Breaking the hold of intimate partner violence : reclaiming power over your life

Safety First Preparing To Leave

Breaking the hold of intimate partner violence : reclaiming power over your life

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When you are faced by intimate partner violence (IPV) or post-separation violence, you often find yourself in a whirlwind of events and manipulations that makes it feel as if you have no control over what happens in your life. Different strategies for regaining power over one's situation are possible and can help to eventually break the hold of IPV. It is important to know that IPV involves many complicated issues that may block certain avenues for some time. There is no right or wrong choice, no good or bad victim, no healthy or unhealthy way to deal with situations of IPV. The important thing is to make your own choices, to follow your instinct about what is safest for you and your children.

Calling 911 in case of an emergency

It is important to know that you can always call 911 for emergency assistance when violence is occurring, if you are afraid for yourself or fearful for the safety of someone else, including that of the abusive person. You can also call 911 if you want to leave a partner but are afraid of how they will react when you leave the house.

Breaking the silence and finding support

When IPV is present, the abuser often deliberately keeps the victim isolated, to prevent them from having access to moral support and concrete help, and to prevent them from having access to a vision of events in which they are not responsible for the situation. To achieve this, various strategies are usually put in place by the abuser early on in the relationship. It is often difficult to return to loved ones when they have been pushed away, but when it is possible to reconnect with them or to open up about your situation, it can make a world of difference. 

It can also be helpful to have access to a specialized IPV counsellor. This person can offer support and accompaniment, no matter what you want to do with your situation. Anonymous telephone support, one-on-one meetings and support groups are available by calling SOS violence conjugale at 1 800 363-9010.

Making up your own mind about your situation

In situations of IPV, the abuser usually imposes their own view of things and events on the victim. This process is insidious but can make it difficult for you to form and maintain your own view of your situation.

Documenting the situation can already serve as a guide, if you come to doubt your perceptions because of the partner's emotional abuse when he tries to impose his version of events during the remission phase of the IPV cycle. Keeping evidence of what actually happened and what you understood at the time can help counter the abuser's manipulation.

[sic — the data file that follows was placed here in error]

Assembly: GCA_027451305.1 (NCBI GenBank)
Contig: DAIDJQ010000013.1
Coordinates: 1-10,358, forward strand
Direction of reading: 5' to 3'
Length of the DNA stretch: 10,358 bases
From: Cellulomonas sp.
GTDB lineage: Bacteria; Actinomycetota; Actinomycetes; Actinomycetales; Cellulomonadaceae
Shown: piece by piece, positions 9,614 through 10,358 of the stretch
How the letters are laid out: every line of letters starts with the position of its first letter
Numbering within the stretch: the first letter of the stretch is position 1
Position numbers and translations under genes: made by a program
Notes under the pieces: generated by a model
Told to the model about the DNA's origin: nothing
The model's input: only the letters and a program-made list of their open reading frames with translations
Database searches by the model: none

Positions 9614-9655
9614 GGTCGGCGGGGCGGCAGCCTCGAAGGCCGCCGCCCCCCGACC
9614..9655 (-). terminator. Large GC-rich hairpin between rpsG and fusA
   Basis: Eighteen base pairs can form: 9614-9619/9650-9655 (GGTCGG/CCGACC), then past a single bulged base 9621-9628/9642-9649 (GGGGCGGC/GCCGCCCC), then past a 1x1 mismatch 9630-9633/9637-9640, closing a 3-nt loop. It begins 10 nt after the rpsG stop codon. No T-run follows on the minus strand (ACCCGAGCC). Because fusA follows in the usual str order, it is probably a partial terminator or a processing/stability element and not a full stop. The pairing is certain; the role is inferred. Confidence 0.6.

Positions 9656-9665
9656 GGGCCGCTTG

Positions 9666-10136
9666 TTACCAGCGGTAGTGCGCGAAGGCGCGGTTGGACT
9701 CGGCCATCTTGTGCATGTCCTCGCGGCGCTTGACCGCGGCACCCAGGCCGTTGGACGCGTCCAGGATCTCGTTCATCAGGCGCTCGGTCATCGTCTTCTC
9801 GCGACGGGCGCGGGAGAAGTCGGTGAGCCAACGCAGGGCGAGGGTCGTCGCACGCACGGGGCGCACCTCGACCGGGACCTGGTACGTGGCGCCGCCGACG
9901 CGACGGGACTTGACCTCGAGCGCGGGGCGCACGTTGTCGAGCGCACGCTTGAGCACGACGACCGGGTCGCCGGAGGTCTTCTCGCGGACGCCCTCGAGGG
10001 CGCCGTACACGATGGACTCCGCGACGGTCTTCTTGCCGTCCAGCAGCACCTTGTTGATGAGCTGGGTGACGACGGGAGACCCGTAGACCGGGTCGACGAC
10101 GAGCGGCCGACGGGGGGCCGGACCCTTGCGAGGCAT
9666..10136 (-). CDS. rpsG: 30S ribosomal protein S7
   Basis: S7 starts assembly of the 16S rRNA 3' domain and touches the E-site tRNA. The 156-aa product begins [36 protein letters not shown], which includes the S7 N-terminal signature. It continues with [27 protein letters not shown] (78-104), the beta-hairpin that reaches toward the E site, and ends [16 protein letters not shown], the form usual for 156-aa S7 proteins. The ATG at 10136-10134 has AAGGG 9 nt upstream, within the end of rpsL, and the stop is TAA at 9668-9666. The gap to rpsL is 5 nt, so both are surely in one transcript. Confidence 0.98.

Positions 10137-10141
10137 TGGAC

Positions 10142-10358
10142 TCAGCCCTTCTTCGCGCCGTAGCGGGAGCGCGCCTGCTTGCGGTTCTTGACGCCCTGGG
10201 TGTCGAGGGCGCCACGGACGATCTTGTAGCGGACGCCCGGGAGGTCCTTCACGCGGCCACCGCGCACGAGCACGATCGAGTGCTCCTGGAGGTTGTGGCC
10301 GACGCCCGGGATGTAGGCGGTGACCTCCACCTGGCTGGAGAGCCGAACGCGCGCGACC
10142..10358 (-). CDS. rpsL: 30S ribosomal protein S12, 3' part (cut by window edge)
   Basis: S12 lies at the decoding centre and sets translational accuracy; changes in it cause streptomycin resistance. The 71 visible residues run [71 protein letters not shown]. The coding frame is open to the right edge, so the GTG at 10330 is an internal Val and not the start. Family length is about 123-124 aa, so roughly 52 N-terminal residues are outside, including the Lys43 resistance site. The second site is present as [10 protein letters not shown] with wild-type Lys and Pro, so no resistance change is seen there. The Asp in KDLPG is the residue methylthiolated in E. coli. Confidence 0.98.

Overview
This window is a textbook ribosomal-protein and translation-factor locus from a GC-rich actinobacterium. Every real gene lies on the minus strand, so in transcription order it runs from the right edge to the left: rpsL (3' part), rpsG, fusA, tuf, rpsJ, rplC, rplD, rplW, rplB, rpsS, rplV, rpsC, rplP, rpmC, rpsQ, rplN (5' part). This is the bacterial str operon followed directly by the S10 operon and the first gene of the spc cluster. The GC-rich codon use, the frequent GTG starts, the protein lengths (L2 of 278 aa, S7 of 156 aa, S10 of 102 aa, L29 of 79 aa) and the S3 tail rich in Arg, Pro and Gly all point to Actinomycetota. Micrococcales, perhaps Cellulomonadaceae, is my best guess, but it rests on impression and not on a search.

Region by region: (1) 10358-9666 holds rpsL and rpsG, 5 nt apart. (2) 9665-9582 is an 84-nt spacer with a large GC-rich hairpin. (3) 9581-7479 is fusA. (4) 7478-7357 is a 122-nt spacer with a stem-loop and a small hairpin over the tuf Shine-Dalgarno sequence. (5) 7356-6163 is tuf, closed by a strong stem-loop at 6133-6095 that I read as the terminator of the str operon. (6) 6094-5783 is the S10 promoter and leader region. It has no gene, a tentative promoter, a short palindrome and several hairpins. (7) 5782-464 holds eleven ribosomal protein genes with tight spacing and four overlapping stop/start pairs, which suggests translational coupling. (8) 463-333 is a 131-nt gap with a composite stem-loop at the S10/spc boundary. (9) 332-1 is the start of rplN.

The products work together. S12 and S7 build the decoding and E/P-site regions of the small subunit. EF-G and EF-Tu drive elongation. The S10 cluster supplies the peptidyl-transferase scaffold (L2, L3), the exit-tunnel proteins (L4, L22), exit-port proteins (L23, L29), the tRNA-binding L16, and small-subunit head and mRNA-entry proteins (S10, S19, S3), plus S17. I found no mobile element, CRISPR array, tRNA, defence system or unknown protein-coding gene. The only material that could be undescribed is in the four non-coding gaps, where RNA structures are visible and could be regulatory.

You can also complete the interactive self-assessment tools available on our website to explore the different manifestations of violence and of control that may be present in your relationship.

Documenting violent events

Because of the many issues involved in IPV, it may not be the right time to press criminal charges or to leave your abuser at this time. However, it may be useful to keep a record of the violent events (whether criminal or not) in case you wish to report it to the authorities in the future or if you ever need to have the presence of IPV recognized in divorce proceedings. 

To effectively document an abusive situation, you can:

  • Describe the events in writing: the date, place and time of the events, as well as a detailed description of what happened. This can be done by describing it as if you were an outsider looking in, writing down what you and your partner said and did as accurately as possible.
  • Keep any relevant information that can be used as evidence: writings (text messages, emails, handwritten letters, etc.), recordings (messages or phone conversations, etc.) or photos (injuries, damage to the house, etc.) that show that the event took place.
  • If there are witnesses, keep their contact information and their own written description of what they saw. If children were involved however, it is best to avoid asking them to record their observations as this may be detrimental to their own recovery. You can note their presence and what they were exposed to, but it is better not to ask them to describe it.

When the relationship is still ongoing, care should be taken as to where this information is kept. If possible, it is best to keep it safe outside of your home (at work, at a friend's house, etc.) and to avoid recording it on any electronic device that your partner has access to.

Safety planning